The southeastern African country of Malawi did not become independent from British colonial rule until July 6, 1964, when the territory formerly known as Nyasaland became a republic in1966 under the presidency of Hastings Banda, a European-trained doctor working in Ghana.

Nyasaland was a name that was adopted in 1907 to refer to the new British territory immediately south of the Central Africa Protectorate. This land in particular was half of the so-called Federation of Rhodesia and Nyasaland.

Rhodesia, divided into north and south, is now parts of Zambia, Zimbabwe, Mozambique, Botswana and South Africa, and it was named after the wealthy British colonizer, Cecil Rhodes. Nyasaland was called as such after the large lake that the natives called Nyasa (local word for lake).

The people of Nyasaland had comprised different ethnic groups although it was the style of British administrators to refer to this population as “natives”. The largest of them were and still are the Chewa, who make up more than one-third of every Malawian today.

The independence push was to begin soon after the British annexation of the territory in 1912 although the North Nyasa Native Association (NNNA) formed in that year only seemed to be concerned about securing the rights and sovereignty of northerners. The NNNA was the most prominent of a number of “native” associations, formed by formally educated Nyasalanders across regions, with quasi- to explicit independence ambitions.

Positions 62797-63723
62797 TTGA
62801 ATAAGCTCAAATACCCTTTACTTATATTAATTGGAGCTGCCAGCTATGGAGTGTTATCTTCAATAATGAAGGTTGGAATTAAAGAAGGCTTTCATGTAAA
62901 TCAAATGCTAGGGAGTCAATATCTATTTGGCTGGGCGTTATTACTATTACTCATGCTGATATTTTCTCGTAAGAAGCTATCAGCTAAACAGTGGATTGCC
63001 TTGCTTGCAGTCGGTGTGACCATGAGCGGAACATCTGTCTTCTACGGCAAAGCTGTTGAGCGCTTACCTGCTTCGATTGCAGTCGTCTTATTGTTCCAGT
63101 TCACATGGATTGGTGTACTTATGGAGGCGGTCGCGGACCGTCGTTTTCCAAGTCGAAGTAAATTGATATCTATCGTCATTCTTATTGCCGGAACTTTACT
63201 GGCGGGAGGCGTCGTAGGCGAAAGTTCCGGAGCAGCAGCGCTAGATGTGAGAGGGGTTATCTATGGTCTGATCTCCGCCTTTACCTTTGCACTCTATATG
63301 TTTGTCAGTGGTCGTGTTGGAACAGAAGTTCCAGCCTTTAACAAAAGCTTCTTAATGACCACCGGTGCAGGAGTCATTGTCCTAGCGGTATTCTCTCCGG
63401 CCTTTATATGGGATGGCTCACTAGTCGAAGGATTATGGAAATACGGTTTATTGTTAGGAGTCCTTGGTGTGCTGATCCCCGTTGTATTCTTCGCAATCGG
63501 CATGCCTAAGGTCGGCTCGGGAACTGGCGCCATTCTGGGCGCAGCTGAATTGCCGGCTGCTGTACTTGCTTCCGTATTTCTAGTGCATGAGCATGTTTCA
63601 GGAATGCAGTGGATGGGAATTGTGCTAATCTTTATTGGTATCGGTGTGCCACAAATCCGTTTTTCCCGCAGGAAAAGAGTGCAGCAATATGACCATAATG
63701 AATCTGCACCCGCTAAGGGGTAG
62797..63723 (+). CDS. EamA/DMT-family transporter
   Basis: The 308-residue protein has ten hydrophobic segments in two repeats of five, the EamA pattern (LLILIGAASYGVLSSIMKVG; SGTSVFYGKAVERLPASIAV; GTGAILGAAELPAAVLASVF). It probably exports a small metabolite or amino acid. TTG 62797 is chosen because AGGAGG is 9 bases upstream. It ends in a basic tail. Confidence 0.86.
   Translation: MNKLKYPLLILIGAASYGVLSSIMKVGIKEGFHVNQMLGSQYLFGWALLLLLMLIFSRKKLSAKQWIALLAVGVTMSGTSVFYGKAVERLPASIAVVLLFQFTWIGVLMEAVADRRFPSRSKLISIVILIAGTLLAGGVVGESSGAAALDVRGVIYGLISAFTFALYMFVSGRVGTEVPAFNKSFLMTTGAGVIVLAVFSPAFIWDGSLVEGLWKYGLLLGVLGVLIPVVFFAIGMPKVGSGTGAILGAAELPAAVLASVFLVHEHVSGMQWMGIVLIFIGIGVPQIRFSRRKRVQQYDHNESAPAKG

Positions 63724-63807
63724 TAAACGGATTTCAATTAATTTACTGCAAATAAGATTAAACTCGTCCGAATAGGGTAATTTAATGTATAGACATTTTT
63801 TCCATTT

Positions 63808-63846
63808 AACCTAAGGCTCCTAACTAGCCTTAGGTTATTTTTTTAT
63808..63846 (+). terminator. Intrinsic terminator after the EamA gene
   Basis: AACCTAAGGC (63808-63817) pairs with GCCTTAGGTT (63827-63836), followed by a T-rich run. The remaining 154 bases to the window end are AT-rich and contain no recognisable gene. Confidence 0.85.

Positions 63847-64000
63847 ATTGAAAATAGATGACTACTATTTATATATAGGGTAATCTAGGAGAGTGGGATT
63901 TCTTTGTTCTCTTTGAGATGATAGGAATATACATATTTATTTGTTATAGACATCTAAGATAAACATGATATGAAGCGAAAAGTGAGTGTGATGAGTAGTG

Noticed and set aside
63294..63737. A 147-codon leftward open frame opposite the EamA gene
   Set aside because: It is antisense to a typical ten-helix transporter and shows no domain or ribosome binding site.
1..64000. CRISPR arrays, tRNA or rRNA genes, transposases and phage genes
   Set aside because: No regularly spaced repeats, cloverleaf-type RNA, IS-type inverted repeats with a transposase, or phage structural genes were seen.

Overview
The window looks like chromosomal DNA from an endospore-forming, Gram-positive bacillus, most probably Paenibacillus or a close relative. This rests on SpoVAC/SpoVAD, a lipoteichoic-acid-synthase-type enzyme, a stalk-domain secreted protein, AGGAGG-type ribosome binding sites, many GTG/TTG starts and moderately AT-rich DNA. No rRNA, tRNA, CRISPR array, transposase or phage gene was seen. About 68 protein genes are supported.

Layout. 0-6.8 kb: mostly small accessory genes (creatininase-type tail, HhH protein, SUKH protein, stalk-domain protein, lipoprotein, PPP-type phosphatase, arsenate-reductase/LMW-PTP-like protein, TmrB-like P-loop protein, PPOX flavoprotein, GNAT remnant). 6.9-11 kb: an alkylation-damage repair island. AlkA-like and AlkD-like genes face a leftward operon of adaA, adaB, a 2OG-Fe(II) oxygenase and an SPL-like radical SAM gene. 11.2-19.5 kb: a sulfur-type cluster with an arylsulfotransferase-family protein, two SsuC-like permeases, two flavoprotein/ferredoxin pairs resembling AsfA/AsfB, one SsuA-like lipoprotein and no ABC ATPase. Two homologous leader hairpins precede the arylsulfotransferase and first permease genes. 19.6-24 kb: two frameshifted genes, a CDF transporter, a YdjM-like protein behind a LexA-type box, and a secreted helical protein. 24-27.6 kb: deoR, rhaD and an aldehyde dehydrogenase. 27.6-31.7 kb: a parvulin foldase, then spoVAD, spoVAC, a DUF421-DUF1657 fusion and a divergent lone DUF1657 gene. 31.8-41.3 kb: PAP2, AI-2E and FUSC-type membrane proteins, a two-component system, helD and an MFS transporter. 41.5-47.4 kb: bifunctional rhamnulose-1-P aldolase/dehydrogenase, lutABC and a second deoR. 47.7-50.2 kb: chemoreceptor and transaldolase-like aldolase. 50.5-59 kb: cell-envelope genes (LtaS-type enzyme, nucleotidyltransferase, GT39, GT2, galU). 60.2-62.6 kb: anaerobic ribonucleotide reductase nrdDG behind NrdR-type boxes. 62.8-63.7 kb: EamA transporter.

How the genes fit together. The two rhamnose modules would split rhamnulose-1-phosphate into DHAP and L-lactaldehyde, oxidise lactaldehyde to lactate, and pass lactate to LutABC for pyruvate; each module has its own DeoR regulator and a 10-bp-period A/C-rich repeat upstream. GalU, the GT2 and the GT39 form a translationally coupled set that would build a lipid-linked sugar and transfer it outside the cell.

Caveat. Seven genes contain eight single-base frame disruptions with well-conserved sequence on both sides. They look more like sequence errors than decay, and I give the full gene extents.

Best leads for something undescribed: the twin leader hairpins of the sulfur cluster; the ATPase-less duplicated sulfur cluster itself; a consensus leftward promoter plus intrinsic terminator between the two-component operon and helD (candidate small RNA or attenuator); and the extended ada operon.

But in 1944, the Nyasaland African Congress (NAC) was formed in the spirit of the African National Congress (ANC) which had been fighting for Black South African independence from the beginning of the 20th century. NAC was the first Malawian political organization to speak to national sentiments.

NAC morphed into a political party after initially being suppressed in 1969 by the colonial government. This suppression seemed to have counteracted the British initiative and in 1960, the Malawi Congress Party (MCP) was formed from NAC.

The party had chosen the name Malawi, from what the Chewa people called a 16th century empire in that part of of the continent. The empire had been founded by the Amaravi people and it was called Maravi, or Malawi, Chewa for ‘flames’. Drawing on the ancient name of a powerful empires was supposed to invigorate the national cause.

Led by Dr. Banda, the MCP won elections in 1961 and later independence in 1964. The constitution of 1964 made the MCP the only political party in the country which allowed Banda to be president until 1994.